PC Reviews

Atelier Sophie: Alchemist of the Mysterious Book Review – Steam Powered Alchemy

(Atelier Sophie, Koei Tecmo)

I cannot express how excited I was to find out that Gust is working with Koei Tecmo to bring the latest in the Atelier series of games to Steam. I have followed the series since the very first entry of the Atelier Iris series came to the US in 2004. Atelier Sophie: Alchemist of the Mysterious Book is the latest entry in the Atelier franchise, and while it was already on Playstation 4, it’s finally releasing on Steam!

Atelier Sophie puts you in the role of a novice alchemist named Sophie Neuenmuller who discovers that she is the owner of a magical book. This book contains a soul trapped within it of a young woman named Plachta, who becomes Sophie’s mentor and teaches her the knowledge of Alchemy that is contained within her pages. Alchemy is the bread and butter of the Atelier series and is a little more freeform than previous entries in the franchise.

Instead of buying recipe books like in the previous entries, a new Alchemy system was put in place that allows you to choose how you grow and progress with your alchemy talents. Alchemy in Atelier Sophie is similar to previous games; you follow a recipe and provide ingredients to fulfill the recipe requirements. If you use better quality ingredients you will get a better quality item, with higher capabilities and better abilities and skills associated with usable items.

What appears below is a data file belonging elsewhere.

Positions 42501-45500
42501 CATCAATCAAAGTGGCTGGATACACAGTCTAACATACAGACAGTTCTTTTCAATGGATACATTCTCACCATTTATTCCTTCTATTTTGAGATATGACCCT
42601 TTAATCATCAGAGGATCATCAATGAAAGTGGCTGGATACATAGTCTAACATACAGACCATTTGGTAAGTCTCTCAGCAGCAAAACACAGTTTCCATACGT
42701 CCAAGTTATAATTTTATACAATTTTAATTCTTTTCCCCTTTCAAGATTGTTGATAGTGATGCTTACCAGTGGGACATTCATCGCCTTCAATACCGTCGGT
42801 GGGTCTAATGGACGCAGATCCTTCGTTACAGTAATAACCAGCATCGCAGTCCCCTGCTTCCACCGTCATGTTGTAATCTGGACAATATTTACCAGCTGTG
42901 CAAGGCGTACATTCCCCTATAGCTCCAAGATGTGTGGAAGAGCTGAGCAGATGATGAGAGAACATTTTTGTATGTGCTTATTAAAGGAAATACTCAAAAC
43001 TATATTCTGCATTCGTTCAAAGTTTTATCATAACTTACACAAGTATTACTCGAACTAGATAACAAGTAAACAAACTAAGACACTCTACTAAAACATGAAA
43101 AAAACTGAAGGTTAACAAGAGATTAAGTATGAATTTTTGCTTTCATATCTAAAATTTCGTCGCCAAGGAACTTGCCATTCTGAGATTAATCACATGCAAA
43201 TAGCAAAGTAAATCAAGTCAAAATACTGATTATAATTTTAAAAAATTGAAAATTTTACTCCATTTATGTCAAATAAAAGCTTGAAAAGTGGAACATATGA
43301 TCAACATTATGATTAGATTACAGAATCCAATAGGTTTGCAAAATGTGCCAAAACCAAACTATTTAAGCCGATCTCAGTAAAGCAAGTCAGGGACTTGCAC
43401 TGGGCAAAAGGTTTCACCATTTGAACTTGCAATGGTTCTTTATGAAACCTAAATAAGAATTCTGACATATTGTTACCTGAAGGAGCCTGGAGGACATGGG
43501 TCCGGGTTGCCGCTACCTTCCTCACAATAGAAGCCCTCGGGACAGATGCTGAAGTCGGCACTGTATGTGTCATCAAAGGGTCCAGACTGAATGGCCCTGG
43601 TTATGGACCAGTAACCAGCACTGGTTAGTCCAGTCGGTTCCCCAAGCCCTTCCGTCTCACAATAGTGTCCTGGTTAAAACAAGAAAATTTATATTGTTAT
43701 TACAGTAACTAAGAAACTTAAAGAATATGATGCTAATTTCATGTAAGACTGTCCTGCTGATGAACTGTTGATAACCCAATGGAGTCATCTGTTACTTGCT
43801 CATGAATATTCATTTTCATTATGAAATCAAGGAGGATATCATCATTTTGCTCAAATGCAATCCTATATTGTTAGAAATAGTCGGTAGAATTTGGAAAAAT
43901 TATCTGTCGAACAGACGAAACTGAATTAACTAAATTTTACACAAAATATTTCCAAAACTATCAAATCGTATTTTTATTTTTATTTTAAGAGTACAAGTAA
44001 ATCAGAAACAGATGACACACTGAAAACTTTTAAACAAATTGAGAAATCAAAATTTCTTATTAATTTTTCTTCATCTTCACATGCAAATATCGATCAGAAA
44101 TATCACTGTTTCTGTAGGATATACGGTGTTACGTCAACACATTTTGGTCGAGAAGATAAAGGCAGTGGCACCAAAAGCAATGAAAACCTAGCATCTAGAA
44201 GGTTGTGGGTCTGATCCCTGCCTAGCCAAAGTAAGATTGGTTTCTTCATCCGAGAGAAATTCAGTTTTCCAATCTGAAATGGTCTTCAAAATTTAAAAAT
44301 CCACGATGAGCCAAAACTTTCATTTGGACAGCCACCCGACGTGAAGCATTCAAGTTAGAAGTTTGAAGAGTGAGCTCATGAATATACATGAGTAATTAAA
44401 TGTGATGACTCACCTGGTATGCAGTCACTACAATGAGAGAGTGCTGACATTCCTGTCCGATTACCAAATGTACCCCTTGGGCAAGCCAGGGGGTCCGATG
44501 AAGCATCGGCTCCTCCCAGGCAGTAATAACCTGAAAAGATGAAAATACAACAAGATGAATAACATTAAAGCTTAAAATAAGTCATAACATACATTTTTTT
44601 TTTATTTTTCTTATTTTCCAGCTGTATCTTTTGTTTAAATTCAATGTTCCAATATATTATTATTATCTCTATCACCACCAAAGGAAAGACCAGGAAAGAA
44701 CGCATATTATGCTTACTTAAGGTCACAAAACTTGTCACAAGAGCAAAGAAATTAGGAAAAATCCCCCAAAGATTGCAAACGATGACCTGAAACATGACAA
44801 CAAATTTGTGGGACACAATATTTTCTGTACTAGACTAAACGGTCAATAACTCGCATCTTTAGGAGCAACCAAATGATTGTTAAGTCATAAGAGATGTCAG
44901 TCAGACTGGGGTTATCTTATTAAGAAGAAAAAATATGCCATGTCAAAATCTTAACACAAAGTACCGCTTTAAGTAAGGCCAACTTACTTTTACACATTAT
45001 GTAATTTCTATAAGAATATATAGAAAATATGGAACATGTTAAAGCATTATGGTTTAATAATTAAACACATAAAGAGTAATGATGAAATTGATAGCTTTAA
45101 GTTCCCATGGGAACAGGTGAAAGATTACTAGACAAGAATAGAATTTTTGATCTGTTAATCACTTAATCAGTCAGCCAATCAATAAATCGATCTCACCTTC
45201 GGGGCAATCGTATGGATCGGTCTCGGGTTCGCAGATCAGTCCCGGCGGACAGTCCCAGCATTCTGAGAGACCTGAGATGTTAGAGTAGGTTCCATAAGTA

(Atelier Sophie, Koei Tecmo)

(Atelier Sophie, Koei Tecmo)

Alchemy now also has a puzzle element that allows you to place ingredients strategically on a board to amplify the item’s effects and synthesis results. Recipes are gained by doing a variety of things out in the world, like gathering, talking to people, and fulfilling various requests. While going about her daily life, Sophie will get recipe ideas, which can then be created and will enhance your Alchemy skills.

Alchemy seems simple on the surface, but it takes a while to truly master it. Three hours in I had no clue how it worked, and slowly gained understanding through trial, error, and fumbling about. The tutorials really don’t help because the concept is so abstract that it requires you to experiment with it in order to understand it properly.

Equipment in Atelier Sophie works differently than in previous games as well. Instead of Sophie being the only character to be able to use items, (like previous protagonists) certain characters can use certain types of items while Sophie can utilize all types. Equipping Items is determined by an item’s cost, as each character has a limit on how much they can have equipped.

Alchemy is also used in the Doll-make feature, which allows you to create costume gear for Plachta to wear. The costuming can affect Plachta’s stats and, depending upon the ingredients you use, can change her attributes which changes her capabilities.

(Atelier Sophie, Koei Tecmo)

(Atelier Sophie, Koei Tecmo)